Compounding this issue si that justin is a decent speaker when he has a script and a friendly audience, but he's HORRBILE at unscripted questions and debates and the like, and there's a lot of that in campaigns.

Sarah Palin. "Spectacularly unqualified."

Malus
08-23-2014, 09:52 AM
Blah, blah, blah. Does anyone really take this young inexperienced playboy seriously. Is the public that disinterested in politics to let charlatans run amok. I guess that last statement was rhetorical. The name calling, immature behaviour that is Canadian politics is ramping up again for another exciting episode. The only challenge Trudeau has is to convince people he's serious.....

Mjolnir
08-23-2014, 10:07 AM
"This time, while people don't like harper"

Why is that Foxer? I had the opportunity to meet him briefly after they defanged the CWB, he actually gave the impression of just being a normal, nice guy. Compared to other politicians I've met, even ones in the Conservative party, night and day difference.

Foxer
08-23-2014, 10:29 AM
"This time, while people don't like harper"

Why is that Foxer? I had the opportunity to meet him briefly after they defanged the CWB, he actually gave the impression of just being a normal, nice guy. Compared to other politicians I've met, even ones in the Conservative party, night and day difference.

Perception of public officials rarely reflects reality :) People don't like harper for several reasons. In public, he comes across as having little personality and little compassion. There is little 'flair' about him, he doesn't roll up his sleeves for tv, his hair cut is 'functional' at best and might lead viewers to speculate on whether or not he owns a flowbee, his tone in speeches is rarely inspiring, even if the words are, and we hear very little about his home life. And worst of all, he doesn't always tell people what they want to hear or sugar coat things.

In short - people don't like him for much the same reason they don't like lawyers. He's Professional. Not personable. He does things they don't like and doesn't really apologize for it if it's the right thing to do in his opinion. He doesn't play to the media and try to win them over, he tells them to get the hell out of his way and let him do his job.

That's why it went over so well when he did that beetles number a few years back - suddenly in everyone's eyes he was human for a moment.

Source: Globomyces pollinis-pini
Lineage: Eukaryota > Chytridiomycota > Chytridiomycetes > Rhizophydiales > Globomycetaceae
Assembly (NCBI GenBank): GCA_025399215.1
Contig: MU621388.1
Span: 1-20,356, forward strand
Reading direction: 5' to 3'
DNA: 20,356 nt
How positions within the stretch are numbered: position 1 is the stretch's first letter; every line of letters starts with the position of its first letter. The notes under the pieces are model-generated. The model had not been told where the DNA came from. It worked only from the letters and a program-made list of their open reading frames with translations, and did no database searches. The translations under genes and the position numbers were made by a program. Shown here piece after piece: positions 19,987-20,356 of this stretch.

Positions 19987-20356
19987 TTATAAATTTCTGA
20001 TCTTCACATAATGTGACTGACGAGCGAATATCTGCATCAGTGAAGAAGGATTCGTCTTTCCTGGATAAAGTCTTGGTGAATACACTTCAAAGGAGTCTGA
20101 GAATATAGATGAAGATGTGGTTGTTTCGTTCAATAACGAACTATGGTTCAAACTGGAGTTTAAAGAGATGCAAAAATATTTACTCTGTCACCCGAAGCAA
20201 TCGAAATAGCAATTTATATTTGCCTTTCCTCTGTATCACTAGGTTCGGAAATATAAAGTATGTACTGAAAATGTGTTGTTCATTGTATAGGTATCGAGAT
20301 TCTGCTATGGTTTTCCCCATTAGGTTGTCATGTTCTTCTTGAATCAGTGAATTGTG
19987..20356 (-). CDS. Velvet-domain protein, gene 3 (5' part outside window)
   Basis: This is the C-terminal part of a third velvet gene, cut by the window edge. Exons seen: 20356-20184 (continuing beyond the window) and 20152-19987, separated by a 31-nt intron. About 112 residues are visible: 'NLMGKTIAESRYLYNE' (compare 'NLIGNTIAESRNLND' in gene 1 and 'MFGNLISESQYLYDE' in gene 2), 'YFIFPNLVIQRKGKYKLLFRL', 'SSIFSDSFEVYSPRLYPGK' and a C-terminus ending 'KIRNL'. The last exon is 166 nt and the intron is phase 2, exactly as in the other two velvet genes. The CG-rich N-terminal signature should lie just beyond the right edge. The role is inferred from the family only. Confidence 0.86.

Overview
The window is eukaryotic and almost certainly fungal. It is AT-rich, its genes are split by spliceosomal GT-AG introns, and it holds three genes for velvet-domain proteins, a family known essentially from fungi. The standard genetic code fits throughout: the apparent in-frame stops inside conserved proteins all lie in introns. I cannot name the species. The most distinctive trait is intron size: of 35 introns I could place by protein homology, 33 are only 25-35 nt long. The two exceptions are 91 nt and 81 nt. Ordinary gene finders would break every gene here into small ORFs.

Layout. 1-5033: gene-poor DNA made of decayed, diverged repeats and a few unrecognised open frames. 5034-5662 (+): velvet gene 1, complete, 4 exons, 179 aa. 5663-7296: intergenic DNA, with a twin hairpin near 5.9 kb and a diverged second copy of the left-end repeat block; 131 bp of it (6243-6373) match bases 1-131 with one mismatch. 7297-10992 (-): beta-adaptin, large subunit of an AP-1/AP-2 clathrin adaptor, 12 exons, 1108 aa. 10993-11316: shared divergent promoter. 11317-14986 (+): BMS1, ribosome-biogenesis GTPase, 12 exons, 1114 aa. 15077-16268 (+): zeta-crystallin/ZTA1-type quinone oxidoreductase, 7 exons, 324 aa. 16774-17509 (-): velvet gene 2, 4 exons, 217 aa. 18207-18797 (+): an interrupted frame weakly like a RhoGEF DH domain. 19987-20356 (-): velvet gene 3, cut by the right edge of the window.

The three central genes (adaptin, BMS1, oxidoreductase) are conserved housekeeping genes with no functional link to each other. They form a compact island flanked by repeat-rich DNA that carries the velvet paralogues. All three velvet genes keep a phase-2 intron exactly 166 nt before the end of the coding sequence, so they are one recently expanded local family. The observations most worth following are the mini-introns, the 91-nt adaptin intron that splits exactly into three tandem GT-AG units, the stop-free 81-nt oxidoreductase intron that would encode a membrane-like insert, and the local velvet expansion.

If you were to just hang out with him it might well be a very very different impression you walk away with compared to how he looks in public. But - it's too late to change that now. Remember the 'sweater' incident? :)

What people like is the results he gets. His policies and actions made a huge difference getting us thru the recession far better off than anyone else. Crime is down. Taxes are down. We're getting out of deficit and unlike the last time we DIDN'T do it by dumping massive costs down onto the provinces. In fact he's increased provincial spending. Gun owners like that he killed the registry and is dong more besides. And families will LOVE the income splitting, it'll save them thousands in taxes.

And he tends to keep his word. He says "if elected I'll do this" and that's what he does - and if he doesn't there's a damn good reason (like the supreme court says he can't or the like).

He rarely does something just because he thinks it'll be popular, the way Martin did for example.

In the end - the same things that have made him successful as a leader and a prime minister and have made canada better are the very things that prevent people from really liking him as a person. And that's ok. IF you don't have a charismatic man, you better have a charismatic plan and that's what he does bring to the table. When he says "I can do this", people bloody well believe him.

He just needs to have a solid plan going into the next election that people can get excited about, because with his track record they'll believe him if he says he can do it. Shiny pony - not so much. People will wonder if he can or will deliver on any of his promises. So if harper's plan looks good, even if trudeau's sounds better people will tend to go with a bird in the hand rather than take a risk on a hairstyle in the bush.

killer kane
08-23-2014, 08:54 PM
Too bad, he does like kittens though, that's not evil,is it?

Foxer
08-23-2014, 09:34 PM
Too bad, he does like kittens though, that's not evil,is it?

It is in my books. :) But i'm sure he's a nice guy generally anyway.